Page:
GRAPHIC TECHNOLOGY, INC.,
Mr. Daneshvar, who is Iranian, worked for GTI since 1988.(1) GTI is in the printing business. Mr. Daneshvar's precise job title is a matter of some contention between the parties, but the district court found that he was a "press assistant." See R., Vol. II, Doc. 116 at 8-9. On June 20, 2003, he filed a charge of discrimination with the Kansas Human Rights Commission (KHRC) alleging that GTI had paid him a lower wage than similarly situated non-Iranian employees. On December 22, 2003, GTI suspended Mr. Daneshvar with pay based on allegations that he had sexually harassed a female coworker over the course of several weeks. GTI investigated the allegations and terminated his employment by letter dated January 6, 2004.
Mr. Daneshvar filed a second charge with the KHRC alleging that GTI had retaliated against him for filing the first charge by subjecting him to a heavier workload and suspending him. The notarization on the second charge is dated January 6, 2004, and the charge indicates it was received by the KHRC on January 7. It also appears that Mr. Daneshvar filed an amended charge that the KHRC received on January 21, 2004, which added the termination of his employment as another instance of retaliation. However, as discussed in detail below, he never submitted a copy of the amended charge to the district court, but has provided this court with a copy of it.
On February 19, 2004, the Equal Employment Opportunity Commission (EEOC) sent Mr. Daneshvar a right-to-sue letter in which it adopted the KHRC's findings; although the parties have not directed us to any documentation of those findings in the record, they apparently were adverse to Mr. Daneshvar. Mr. Daneshvar then filed his pro se complaint in this action on May 14. On June 25, the KHRC sent Mr. Daneshvar a letter stating that it was dismissing the second charge because the pending lawsuit was based on the same allegations. On August 4, 2004, the EEOC issued a second right-to-sue letter adopting those findings.
In this action, Mr. Daneshvar alleged that GTI committed numerous acts of discrimination or retaliation in violation of Title VII. Chief among those were disparate workload, disparate wage, and wrongful discharge claims. He also listed a number of other claims, ostensibly under Title VII: failure to promote; discriminatory promotional training and promotion; conspiracy; forgery; obstruction of justice; perjury; witness tampering; failure to explain reasons for suspension; failure to pay wages at time of termination; failure to enroll him in GTI's COBRA plan in a timely manner; and failure to enroll him in a guest membership health plan.
GTI filed a motion for summary judgment, which the district court granted in part, denied in part, and retained under advisement in part. The court deemed Mr. Daneshvar's disparate workload claim abandoned and granted summary judgment to GTI on that claim. The court dismissed the remainder of the claims for failure to exhaust administrative remedies with two exceptions--the disparate wage and wrongful discharge claims. The court retained the disparate wage claim because GTI had not moved for summary judgment on it. As to the wrongful discharge claim, the court observed that although Mr. Daneshvar had filed an administrative charge concerning his suspension, a claim he had not asserted in his complaint, it did not appear that he had filed an administrative charge relating to his discharge. Because it could not determine whether Mr. Daneshvar had exhausted his administrative remedies as to his wrongful discharge claim, the court concluded that it could not address GTI's motion for summary judgment on the merits of that claim. The court therefore ordered the parties to submit supplemental briefing on whether it had subject matter jurisdiction over the wrongful discharge claim.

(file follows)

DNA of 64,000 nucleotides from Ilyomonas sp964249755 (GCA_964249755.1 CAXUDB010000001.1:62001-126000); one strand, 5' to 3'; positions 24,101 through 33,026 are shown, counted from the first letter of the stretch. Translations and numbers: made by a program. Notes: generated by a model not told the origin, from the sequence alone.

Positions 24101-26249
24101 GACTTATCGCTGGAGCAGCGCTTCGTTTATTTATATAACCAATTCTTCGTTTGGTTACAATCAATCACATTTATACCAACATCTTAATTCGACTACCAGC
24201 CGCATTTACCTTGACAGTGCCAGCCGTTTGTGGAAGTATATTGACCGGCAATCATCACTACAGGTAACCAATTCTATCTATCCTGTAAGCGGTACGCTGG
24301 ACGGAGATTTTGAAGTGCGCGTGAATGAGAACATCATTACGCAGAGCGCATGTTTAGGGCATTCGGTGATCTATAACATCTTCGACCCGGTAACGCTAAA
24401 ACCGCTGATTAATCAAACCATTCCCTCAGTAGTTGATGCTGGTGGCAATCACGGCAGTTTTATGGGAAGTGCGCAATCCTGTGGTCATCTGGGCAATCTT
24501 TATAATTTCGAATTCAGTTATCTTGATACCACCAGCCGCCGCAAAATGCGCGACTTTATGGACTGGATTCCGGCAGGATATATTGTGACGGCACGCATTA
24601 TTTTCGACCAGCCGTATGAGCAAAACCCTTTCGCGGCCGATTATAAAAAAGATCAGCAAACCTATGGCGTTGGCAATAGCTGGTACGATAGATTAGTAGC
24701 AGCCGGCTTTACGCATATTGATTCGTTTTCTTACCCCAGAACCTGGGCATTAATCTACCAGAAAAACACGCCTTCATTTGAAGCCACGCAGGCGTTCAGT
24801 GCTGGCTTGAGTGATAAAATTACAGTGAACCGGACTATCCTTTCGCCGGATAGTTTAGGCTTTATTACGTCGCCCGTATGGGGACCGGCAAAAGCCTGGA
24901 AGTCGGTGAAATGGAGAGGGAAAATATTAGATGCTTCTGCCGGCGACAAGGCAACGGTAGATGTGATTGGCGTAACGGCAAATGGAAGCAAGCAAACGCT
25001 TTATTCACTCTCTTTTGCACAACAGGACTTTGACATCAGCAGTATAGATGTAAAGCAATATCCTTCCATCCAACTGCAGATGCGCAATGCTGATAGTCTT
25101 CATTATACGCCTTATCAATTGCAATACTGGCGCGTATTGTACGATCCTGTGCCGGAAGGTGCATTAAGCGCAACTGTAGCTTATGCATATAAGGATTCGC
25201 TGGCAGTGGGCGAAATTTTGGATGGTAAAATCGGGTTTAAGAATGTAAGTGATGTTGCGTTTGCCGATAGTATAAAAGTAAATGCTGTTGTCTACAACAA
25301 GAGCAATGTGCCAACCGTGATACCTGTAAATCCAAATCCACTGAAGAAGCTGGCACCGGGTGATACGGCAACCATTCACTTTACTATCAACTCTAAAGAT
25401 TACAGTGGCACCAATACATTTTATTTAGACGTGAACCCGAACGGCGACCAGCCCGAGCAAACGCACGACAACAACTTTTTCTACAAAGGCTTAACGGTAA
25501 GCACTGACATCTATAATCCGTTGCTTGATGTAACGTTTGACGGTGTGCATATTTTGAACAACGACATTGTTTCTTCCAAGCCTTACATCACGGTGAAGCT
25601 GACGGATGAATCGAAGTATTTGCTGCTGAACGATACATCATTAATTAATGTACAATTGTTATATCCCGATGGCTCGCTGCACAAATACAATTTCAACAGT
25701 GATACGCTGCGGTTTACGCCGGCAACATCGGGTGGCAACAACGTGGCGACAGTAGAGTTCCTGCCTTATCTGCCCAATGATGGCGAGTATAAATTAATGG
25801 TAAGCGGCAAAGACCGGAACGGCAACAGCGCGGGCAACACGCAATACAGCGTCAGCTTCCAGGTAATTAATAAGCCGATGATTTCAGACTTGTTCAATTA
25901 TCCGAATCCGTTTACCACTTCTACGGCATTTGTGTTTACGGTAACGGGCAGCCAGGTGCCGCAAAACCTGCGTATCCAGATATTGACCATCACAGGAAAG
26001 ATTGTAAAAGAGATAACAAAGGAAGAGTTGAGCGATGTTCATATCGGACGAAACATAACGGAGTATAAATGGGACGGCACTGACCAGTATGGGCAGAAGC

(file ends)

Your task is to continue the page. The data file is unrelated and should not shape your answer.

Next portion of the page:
In his supplemental brief, Mr. Daneshvar did not assert that he had filed a charge with the KHRC that identified his discharge as retaliatory. Instead, he argued that his discharge was reasonably related to his suspension such that the January 7 charge, which alleged that his suspension was retaliatory, was sufficient to satisfy the exhaustion requirement as to his discharge. The court rejected that argument, relying primarily on Martinez v. Potter, 347 F.3d 1208 (10th Cir. 2003), which it had discussed in its briefing order. The court concluded that Mr. Daneshvar's discharge was a discrete employment action requiring administrative exhaustion and finding that he had failed to exhaust. The court therefore dismissed his wrongful discharge claim for lack of subject matter jurisdiction under Fed. R. Civ. P. 12(b)(1).
GTI then filed a second motion for summary judgment concerning the remaining disparate wage claim. GTI presented evidence that one non-Iranian press assistant who worked on the night shift received a higher rate of pay than Mr. Daneshvar because of a shift differential. GTI also presented evidence that four other non-Iranian press assistants received higher pay because they had accepted a demotion from higher-paying positions in order to survive a reduction in force, and company policy was to pay such employees at the highest hourly wage within the press assistant grade level. Concluding that Mr. Daneshvar had not presented sufficient evidence to raise a triable fact issue that GTI's proffered nondiscriminatory reasons were pretextual under the analytical framework established by McDonnell Douglas Corp. v. Green, 411 U.S. 792 (1973), the district court granted summary judgment in favor of GTI on the disparate wage claim. The court also rejected Mr. Daneshvar's argument that the affidavit of GTI's Vice President of Operations at the relevant time, Charlie Besch, which GTI submitted in support of its second summary judgment motion, was inadmissible because it lacked foundation, and denied Mr. Daneshvar's motion to strike the supporting affidavit of Jennifer Clary, GTI's human resources manager, and the exhibits attached to it. This appeal followed.